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Useful Gadgets For Home – Six money ratios you should have at your fingertips
Photo: Mint 4 min read . Updated: 09 Sep 2020, 10:25 AM IST Monika Halan All your loans should add up to no more than 30% of your monthly income Striking a balance between not doing enough and doing too much is tough for money, as it is with relationships. Do too little and a…
Useful Gadgets For Home –
4 min read
. Updated: 09 Sep 2020, 10:25 AM IST
All your loans should add up to no more than 30% of your monthly income
Striking a balance between not doing enough and doing too much is tough for money, as it is with relationships. Do too little and a guilt nags at you each time you have a moment. Do too much and you sacrifice your today for limited future gains and life becomes about not living. I’ll leave the relationship bit for you to sort, but let’s at least put the money issue in perspective. While each situation is different and each family needs its own unique financial plan, it is good to at least have some basic rules of the road to know if you are at least going in the right direction. Remember these ratios are just very rough rules that point you in a direction rather than a detailed Google map. For that, find a planner, pay his fees and get your bespoke plan made.
Ratio One answers the question: how much should I be spending and saving? Although the answer differs across ages and stages, it is fairly accurate to say that if you are spending about half your take-home income on your living costs, comforts and luxuries, you are doing fine. Usually the spending pressure is higher in younger ages due to limited income and lots of heads of spend, and by the 50s discretionary consumption can decide whether you are spending half or more of your take-home or just one-fifth of your money in hand each month. On an average, spending half your take-home is fine.
Ratio Two answers the question: how much should I be saving each month? The saving propensity varies over the years and it is especially tight when you are in your 20s and 30s. Growing families and soaring aspirations make it difficult to save. If you are doing 20% of your take home as savings, you are doing fine. Remember that you are already doing 24% of your basic (usually a smaller number than the take-home money) through your EPF. Whatever you can do on top of that in your 20s is good. In your 30s, you should be doing the 20% saving target. This can rise in your 40s and 50s if needed. On an average, saving 20% of your take home is good, whether you are self-employed or part of the organized sector.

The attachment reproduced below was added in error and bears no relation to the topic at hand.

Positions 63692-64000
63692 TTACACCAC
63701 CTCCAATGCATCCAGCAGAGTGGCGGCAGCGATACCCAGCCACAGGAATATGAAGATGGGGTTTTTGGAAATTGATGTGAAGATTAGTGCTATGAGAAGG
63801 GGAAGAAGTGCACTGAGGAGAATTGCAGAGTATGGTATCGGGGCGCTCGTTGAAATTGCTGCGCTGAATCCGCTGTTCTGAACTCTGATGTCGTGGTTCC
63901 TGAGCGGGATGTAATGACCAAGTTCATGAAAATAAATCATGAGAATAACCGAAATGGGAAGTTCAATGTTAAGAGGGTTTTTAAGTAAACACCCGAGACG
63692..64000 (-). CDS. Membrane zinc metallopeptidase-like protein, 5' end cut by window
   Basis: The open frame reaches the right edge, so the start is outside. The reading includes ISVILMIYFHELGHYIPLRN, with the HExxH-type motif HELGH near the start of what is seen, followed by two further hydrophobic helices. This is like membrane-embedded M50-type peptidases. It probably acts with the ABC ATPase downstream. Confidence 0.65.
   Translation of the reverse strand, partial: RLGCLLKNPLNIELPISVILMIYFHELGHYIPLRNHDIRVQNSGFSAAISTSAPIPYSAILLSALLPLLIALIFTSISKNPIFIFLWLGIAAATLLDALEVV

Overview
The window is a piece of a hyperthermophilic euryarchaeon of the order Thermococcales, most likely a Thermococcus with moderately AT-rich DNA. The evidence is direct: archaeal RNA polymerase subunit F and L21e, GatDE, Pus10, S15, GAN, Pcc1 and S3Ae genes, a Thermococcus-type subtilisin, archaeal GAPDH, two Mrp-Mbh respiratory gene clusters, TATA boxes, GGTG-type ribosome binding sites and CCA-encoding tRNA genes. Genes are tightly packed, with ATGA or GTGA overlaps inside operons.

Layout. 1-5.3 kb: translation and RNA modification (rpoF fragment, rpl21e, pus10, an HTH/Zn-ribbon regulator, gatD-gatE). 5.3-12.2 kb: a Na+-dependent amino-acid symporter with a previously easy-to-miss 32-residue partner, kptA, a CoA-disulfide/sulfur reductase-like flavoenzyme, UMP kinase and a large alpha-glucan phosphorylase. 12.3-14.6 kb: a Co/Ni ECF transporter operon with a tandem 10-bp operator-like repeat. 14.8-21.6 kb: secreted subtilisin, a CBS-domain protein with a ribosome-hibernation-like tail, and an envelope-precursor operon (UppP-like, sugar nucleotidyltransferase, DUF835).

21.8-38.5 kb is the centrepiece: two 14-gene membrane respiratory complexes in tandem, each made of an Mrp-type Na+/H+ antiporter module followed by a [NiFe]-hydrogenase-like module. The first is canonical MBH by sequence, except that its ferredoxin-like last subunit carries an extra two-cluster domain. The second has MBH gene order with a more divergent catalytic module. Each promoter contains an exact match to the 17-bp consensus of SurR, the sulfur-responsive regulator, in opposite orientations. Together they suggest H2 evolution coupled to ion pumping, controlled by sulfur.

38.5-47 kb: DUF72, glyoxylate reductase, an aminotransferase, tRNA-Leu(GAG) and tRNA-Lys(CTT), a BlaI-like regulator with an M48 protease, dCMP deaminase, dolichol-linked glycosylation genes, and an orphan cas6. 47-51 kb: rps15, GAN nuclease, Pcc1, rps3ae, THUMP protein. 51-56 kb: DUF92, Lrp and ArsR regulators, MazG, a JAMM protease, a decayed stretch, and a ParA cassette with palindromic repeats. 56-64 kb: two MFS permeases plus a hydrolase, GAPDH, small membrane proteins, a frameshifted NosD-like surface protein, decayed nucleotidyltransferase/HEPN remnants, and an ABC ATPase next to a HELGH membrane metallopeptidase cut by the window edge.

Ratio Three answers the question: how much should I spend on my EMIs? Two incomes make it easier to handle debt, but things are so uncertain that is better to stay safe and keep your total EMIs to less than 30% of your take-home income. Home loan, car loan, gadget loan—everything should add up to no more than 30% of your monthly income.
Ratio Four answers the question: how much should I have in my emergency fund? Between six months to two years of your monthly spends. Depending on your age, stage and leverage level, choose within this range. Typically, a younger single person will go for six months and a person with many dependents and a single income will go for a year’s living money. Those in their 50s should already have plenty of assets for their retirement, from that, keep two years of expenses in near-liquid form. Between six months to two years is what you need.
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Ratio Five answers the question: how much life insurance should I have? At least 10 times your annual income. But this number changes as you grow in your career and keep earning more. It is a good idea to take a 10 times income policy in your mid-30s when incomes are not that low as they are in the 20s. If you take a home loan, then don’t take a decreasing policy to cover the loan. Take another term to cover the loan and keep it as the second policy to bump up the overall cover. Keep the policy even after the loan is over. By the 50s, you should be more than halfway to your retirement kitty goal, therefore the need for a very large life cover reduces. You can continue your existing policies, but trying to cover your much larger income may not be useful. Anyway, when you have your retirement money in place, there is no need for a life cover. Ten times your annual income is the norm.
Ratio Six answers the question: how much should I have for my retirement? This is possibly the toughest question to answer. You literally need a degree in finance, economics, politics and a crystal ball to correctly gauge what you will finally need at 60. My own calculations show that you need between 18 and 35 times your annual spend at age 60 as your retirement kitty—18 times if you plan to not leave any money for the kids and eat out of the capital, 35 times if you plan to leave the entire money to the kids. A reasonable assumption is 26 times your annual spend at age 60. If you are going to be spending ₹20 lakh at age 60, then you need about ₹5.2 crore. I have overestimated your spending and underestimated returns. Another way to do this is to target three times your income by age 40, six times by age 50 and at age 60, have eight times your income. Remember that spending will be about 25-30% of the income by the time you are at the peak of your career at retirement. The numbers of spending ratio and income ratio will add up. About 26 times your annual spend at age 60.
Monika Halan is consulting editor at Mint and writes on household finance, policy and regulation.
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